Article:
The second paragraph is describing what is new, and is all quantum in context: they argue that, contrary to some earlier treatments, quantum corrections cause the horizon never to form at all. The word 'even' is contrasting their quantum result to earlier conclusions that quantum affects exacerbated the classical dichotomy in causation. Again, the math is the key: their formulas in the quantum sections are genuinely different than those prior investigators arrived at.

    Finally, it is important to realize this is one contribution to a long, continuing debate. The literature contains a long, unanswered, refutation of this paper by a representative of that prior consensus, re-arguing at length the prior consensus that quantum effects do not prevent horizon formation.
     
  16. Nov 18, 2012 #15

    stevendaryl

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    I don't think that can possibly be correct. Here's a counter-argument: Suppose you have a spherical shell of matter. You place explosives symmetrically all around the shell and cause it to implode. If the mass of the incoming shell is great enough, a black hole will be formed.

    But people living at the center of the shell will not notice anything at all until the light from the explosions reaches them. So there will be a period in which life will go on as normal inside the black hole.
     
  17. Nov 18, 2012 #16
    (red face mine)
    You express a fundamental misunderstanding of what the authors meant, as you try to interpret it as meaning nothing controversial. Perhaps this explanation by one of them will help:

    "what is controversial about the new finding is that "from an external viewer's point it takes an infinite amount of time to form an event horizon and that the clock for the objects falling into the black hole appears to slow down to zero," said Krauss, director of Case's Center for Education and Research in Cosmology."
    http://www.sciencedaily.com/releases/2007/06/070620115358.htm
    Or, better, from their own press department "Black holes don't exist, Case physicists report":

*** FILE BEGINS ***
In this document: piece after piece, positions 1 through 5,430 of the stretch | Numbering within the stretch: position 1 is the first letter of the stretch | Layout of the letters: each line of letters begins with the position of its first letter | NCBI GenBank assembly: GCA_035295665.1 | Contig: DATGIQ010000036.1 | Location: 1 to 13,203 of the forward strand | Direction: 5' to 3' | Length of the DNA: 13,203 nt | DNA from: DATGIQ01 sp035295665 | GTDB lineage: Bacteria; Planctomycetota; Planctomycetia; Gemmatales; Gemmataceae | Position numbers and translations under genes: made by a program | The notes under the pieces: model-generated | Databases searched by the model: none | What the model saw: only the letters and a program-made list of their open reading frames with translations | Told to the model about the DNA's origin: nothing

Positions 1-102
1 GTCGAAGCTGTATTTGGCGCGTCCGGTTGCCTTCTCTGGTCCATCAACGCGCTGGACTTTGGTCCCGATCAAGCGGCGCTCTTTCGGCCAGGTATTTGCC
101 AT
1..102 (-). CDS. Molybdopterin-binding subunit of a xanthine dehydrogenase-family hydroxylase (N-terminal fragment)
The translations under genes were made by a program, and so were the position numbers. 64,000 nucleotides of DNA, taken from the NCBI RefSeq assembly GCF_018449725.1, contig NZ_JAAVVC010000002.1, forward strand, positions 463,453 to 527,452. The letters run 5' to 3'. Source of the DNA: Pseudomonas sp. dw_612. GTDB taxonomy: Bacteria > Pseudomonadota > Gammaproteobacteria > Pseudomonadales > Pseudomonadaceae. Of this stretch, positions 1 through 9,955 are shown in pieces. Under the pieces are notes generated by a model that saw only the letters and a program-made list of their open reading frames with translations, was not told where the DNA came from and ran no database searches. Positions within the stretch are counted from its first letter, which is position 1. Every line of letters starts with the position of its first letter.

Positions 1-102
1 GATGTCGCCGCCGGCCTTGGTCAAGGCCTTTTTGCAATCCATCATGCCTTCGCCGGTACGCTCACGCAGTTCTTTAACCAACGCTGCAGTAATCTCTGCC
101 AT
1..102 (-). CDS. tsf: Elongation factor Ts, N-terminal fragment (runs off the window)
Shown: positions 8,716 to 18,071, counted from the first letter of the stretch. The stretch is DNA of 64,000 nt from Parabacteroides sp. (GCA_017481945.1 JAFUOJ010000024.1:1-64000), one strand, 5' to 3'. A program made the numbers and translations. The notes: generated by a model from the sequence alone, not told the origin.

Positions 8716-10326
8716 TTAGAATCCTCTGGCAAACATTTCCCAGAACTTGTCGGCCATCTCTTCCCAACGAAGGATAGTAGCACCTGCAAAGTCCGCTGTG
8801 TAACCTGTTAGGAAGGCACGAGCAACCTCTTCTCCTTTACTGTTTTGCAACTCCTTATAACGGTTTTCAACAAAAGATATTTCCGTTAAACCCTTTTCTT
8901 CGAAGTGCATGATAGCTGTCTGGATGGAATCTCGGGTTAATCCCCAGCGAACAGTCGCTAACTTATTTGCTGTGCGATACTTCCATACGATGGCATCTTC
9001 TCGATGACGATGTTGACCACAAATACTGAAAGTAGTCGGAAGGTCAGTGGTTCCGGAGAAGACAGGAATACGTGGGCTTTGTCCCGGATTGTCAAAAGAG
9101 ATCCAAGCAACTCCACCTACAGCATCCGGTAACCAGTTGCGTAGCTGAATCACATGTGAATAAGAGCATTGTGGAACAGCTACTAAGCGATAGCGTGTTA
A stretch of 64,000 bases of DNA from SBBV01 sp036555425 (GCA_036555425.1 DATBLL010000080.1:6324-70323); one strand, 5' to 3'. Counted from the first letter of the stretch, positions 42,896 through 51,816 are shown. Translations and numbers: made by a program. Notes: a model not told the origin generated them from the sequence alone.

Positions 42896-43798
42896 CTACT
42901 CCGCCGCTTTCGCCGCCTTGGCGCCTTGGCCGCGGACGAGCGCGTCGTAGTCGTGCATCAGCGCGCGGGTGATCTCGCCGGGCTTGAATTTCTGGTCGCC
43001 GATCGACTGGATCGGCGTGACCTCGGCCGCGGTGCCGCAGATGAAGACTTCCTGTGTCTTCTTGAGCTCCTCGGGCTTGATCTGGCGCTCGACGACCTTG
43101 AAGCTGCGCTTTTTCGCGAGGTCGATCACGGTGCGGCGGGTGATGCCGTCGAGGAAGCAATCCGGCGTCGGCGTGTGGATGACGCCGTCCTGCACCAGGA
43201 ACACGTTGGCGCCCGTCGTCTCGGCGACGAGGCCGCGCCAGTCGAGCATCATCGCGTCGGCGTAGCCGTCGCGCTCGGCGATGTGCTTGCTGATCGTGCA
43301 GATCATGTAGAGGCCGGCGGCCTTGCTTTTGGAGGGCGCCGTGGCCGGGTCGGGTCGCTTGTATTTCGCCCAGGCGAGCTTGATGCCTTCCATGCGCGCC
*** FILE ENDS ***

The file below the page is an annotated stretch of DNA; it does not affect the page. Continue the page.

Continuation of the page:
http://blog.case.edu/case-news/2007/06/20/blackholes
    I suggest to ask Susan Griffith if you still don't believe it. :wink:

    The issue is not horizon formation, but horizon completion in finite time. But it is good to see you admit that there is no consensus on this. I gave the OP a possible solution to his question; for him to decide if it is helpful.
     
    Last edited: Nov 18, 2012
  18. Nov 18, 2012 #17
    Just as long ago in 1939, the discussion is about the forming of the black hole and how that affects matter outside. But you give a very interesting scenario, questioning what happens on the inside. I have an idea, but I must think about it and my suggestion can only be that of an amateur. Alternatively, you could also present it to the authors :smile:

    ADDENDUM: finally it didn't take long for me to come up with an amateur solution of your paradox. In their models the "black hole" condition is a limit state that is never reached. Thus I think that people living at the centre of the shell will indeed live on rather normally at first, until they are smashed by the great g forces and things like that. Before that moment they may perceive what looks like an accelerating universe around them.
     
    Last edited: Nov 18, 2012
  19. Nov 18, 2012 #18

    PAllen

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    An infalling clock appearing to slow down per an external observer is not controversial but universally accepted.

    I read these things and see all the 'new' statements as being clearly quantum in nature because they refer to pre-hawking or hawking radiation and evaporation, none of which occur classically.

    Note, also, that papers disagreeing with it view it as saying nothing new classically; they don't comment on that part because it is all identical to established results. The controversy is over the new claim: that the competition between evaporation and collapse is won by evaporation.

    The page by Susan Griffith looks 100% quantum in its description to me.
    It is wide open in with quantum effects considered. It is not open classically.
     
  20. Nov 18, 2012 #19
    Of course that can't be what he means, and it contradicts what he said, but you insist that it is what he means. Thus in the end you cannot avoid admitting that you disagree with them, but you insist that your disagreement with them is that they don't say what they evidently say that they are saying. :uhh:

    Never mind: I gave that reference not to you but to Jeroen for consideration. I'll abstain from further comments until he reacts.
     
  21. Nov 18, 2012 #20

    PAllen

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    No, I disagree with what you say they are saying. I have no problem with what they are saying about the classical case, as I understand it, in full context. I also think there is no disagreement on what their new quantum claim is. (There is, of course, disagreement on whether the new claim is true, and that will not be settled until quantum gravity is settled).

    [Edit: appear is the author's own words. I am taking them at what they say, literally. They then give more meaning to this classical statement when quantum affects are considered. To me, it is totally obvious that you are distorting a paper aimed proposing a solution to the quantum BH information paradox via a quantum analysis of collapse that removes the problem => into a paper claiming new classical results. ]
     
    Last edited: Nov 18, 2012